Anyway, again, here it is, FYI.
Kind of makes me proud of the ol’ boy (after his pitiful 2004 campaign which still disgusts me).
Out in the Mojave Desert in California, a power plant that could eventually generate enough electricity for 140,000 homes hopes to get its moment in the sun soon. When the $2.2 billion solar thermal plant known as Ivanpah is completed — sometime next year, if all goes according to plan — nearly 350,000 mirrors on 3,600 acres will reflect light onto boilers. Steam will power turbines, which will generate electricity that flows to California homes. It will be the largest such plant in the world. These “solar workhorses of the desert,” says V. John White, an analyst in Sacramento and an advocate for renewable energy, “can produce a lot of high-quality energy in the way that other renewable energies can’t do. And there are only a handful of places on the planet that have solar radiation that good.”
Read this to learn how the world is leaving us in the dust when it comes to transitioning to solar power.
I didn’t know this:
For instance, Leno also pointed out that Palin had taken some heat for leaving her job as Alaska’s governor midway through her term. You were a governor too, he pointed out to his guest. Could you ever see yourself skipping out like that?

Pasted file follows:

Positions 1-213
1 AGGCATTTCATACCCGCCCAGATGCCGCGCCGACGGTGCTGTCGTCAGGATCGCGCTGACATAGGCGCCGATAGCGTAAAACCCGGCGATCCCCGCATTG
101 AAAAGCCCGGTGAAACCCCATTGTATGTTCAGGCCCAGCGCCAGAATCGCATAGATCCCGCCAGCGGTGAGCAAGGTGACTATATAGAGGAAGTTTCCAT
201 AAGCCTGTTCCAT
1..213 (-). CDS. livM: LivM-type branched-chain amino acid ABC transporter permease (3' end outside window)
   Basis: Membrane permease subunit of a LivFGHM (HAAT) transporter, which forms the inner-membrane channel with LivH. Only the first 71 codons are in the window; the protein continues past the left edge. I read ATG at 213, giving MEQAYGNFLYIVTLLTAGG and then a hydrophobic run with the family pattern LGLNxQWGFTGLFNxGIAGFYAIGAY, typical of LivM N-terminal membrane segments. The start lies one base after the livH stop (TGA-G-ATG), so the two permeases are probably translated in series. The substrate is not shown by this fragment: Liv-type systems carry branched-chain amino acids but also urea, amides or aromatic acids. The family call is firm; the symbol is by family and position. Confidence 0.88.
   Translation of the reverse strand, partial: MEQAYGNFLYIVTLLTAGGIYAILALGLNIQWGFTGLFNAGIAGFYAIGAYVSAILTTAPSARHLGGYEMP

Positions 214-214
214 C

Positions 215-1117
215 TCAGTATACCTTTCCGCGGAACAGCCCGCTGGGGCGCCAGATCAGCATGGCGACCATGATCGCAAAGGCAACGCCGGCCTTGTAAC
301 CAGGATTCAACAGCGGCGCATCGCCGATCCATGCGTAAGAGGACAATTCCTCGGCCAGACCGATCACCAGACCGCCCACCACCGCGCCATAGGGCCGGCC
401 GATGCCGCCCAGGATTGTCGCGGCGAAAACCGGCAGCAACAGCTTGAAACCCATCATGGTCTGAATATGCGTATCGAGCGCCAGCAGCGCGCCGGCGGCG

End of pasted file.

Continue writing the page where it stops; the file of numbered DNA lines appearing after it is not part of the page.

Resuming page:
“No, it’s hard to imagine the circumstances where I’d quit. I loved being governor,” he said, noting that the post allowed him to “improve schools” and “get healthcare for folks.”
“It’s a great job,” he said. “I loved it.”
Funny, that’s not how it seemed for the second half of Romney’s single term in the Massachusetts State House. Like in all non-leap years, there were 365 days in 2006, Romney’s final year in office. He spent 212 of them out of the state, racking up more than 200,000 miles in the air and traveling to nearly 40 other states to lay the groundwork for his 2008 White House campaign. He kept the title of governor, sure, but ask just about anyone in the Bay State and they’ll tell you: He walked out on the job. He quit — just like Palin.
I beginning to think Romeny lies every time he opens his mouth.
Last week after Alberta suffered yet another pipeline spill, this one threatening the drinking water supply of tens of thousands of Albertans, we wanted to send Premier Alison Redford a very clear message about the need to invest in green jobs and stop the growing number of toxic oil spills (in 2010, there were 687 failures, the majority of them leaks in Alberta, which resulted in 3,416 cubic metres of spilled hydrocarbons).
The way we decided to do it was to rent a billboard right in the heart of Edmonton (at Jasper Avenue and 106 Street NW). We booked the space, sent the artwork over and were preparing the release calling on the Premier to go green and conduct an independent review of pipeline safety in Alberta when we got this message from Pattison:
“The artwork has been rejected.”
And the “artwork” in question? This scary, radical, offensive thing:
Pretty infuriating because what’s wrong with that? I actually love the line: “When there’s a huge solar energy spill, it’s just called a nice day.”